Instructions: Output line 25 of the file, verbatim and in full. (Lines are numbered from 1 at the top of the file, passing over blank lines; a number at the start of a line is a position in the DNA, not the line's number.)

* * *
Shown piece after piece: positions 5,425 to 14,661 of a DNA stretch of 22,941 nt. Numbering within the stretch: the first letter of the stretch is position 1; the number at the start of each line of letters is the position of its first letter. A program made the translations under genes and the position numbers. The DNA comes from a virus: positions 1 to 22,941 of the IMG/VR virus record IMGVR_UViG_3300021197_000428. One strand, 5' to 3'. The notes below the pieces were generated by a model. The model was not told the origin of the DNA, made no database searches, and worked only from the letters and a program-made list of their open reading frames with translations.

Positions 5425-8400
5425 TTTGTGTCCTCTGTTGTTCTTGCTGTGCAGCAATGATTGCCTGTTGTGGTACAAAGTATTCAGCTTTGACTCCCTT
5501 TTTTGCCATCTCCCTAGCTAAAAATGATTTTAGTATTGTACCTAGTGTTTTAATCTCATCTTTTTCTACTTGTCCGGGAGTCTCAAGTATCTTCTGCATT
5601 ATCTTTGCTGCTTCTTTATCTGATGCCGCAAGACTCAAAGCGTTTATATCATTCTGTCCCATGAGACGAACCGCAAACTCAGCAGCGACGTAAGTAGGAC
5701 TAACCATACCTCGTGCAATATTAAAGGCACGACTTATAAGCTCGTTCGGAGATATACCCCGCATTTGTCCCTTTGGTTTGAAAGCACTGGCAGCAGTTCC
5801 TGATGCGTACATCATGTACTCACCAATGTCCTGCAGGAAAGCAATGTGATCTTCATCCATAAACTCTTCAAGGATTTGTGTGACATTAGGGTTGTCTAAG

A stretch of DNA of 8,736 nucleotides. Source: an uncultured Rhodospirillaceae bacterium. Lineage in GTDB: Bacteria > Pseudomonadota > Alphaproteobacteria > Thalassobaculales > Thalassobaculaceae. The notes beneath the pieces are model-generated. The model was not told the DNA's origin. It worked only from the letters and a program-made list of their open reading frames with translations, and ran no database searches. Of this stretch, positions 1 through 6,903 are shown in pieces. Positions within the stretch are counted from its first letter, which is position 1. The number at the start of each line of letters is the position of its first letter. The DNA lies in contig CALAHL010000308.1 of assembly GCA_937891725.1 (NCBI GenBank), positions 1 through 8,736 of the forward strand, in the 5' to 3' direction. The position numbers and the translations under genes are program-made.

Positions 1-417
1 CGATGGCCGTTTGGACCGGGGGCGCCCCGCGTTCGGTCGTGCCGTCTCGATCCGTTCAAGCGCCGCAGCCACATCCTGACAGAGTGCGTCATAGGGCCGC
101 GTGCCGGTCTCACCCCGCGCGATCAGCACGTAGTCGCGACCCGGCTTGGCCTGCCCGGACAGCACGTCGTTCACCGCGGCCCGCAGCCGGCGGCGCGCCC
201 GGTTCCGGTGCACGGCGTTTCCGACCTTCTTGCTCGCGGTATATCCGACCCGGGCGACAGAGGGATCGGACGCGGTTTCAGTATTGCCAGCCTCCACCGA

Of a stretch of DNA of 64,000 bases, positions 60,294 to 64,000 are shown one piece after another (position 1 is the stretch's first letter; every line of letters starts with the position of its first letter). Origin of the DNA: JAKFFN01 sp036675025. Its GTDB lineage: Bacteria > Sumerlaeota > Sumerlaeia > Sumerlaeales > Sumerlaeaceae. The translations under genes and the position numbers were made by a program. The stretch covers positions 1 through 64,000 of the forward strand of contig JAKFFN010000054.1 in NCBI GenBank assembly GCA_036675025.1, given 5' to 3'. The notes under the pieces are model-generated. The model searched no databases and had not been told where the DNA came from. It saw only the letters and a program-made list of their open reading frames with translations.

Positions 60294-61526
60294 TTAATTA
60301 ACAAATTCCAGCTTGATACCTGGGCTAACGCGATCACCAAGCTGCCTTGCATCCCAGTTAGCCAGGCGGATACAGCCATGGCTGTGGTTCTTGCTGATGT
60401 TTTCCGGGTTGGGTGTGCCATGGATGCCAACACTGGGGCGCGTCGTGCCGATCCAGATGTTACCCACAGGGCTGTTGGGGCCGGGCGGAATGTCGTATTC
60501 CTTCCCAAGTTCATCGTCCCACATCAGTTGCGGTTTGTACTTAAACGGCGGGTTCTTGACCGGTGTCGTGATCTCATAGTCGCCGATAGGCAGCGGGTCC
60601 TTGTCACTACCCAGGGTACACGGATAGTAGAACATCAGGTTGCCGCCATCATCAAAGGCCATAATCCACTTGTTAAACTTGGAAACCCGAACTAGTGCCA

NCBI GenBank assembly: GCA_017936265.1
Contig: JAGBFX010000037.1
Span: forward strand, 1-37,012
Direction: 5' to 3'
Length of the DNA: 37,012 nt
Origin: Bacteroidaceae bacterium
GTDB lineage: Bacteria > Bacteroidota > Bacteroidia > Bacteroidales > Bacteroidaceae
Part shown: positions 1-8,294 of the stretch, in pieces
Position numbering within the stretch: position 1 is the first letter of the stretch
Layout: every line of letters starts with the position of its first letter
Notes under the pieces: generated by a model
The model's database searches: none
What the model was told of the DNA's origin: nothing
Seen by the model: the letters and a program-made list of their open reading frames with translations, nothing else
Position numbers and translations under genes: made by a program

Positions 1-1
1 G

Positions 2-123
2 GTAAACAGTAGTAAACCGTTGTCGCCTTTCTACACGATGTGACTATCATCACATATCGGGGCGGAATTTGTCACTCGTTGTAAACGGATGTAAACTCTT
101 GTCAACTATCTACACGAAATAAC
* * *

Origin: Bacteroidaceae bacterium